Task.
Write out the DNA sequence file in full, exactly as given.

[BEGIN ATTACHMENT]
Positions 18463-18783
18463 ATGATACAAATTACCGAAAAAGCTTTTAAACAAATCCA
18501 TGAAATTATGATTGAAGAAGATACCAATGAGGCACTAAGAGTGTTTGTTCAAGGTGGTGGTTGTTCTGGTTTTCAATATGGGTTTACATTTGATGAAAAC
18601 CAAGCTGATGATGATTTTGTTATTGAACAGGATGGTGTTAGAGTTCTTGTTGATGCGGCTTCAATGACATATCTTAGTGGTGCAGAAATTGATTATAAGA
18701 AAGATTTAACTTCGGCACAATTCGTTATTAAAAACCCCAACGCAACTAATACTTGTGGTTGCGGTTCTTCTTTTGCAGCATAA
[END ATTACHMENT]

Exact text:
Positions 18463-18783
18463 ATGATACAAATTACCGAAAAAGCTTTTAAACAAATCCA
18501 TGAAATTATGATTGAAGAAGATACCAATGAGGCACTAAGAGTGTTTGTTCAAGGTGGTGGTTGTTCTGGTTTTCAATATGGGTTTACATTTGATGAAAAC
18601 CAAGCTGATGATGATTTTGTTATTGAACAGGATGGTGTTAGAGTTCTTGTTGATGCGGCTTCAATGACATATCTTAGTGGTGCAGAAATTGATTATAAGA
18701 AAGATTTAACTTCGGCACAATTCGTTATTAAAAACCCCAACGCAACTAATACTTGTGGTTGCGGTTCTTCTTTTGCAGCATAA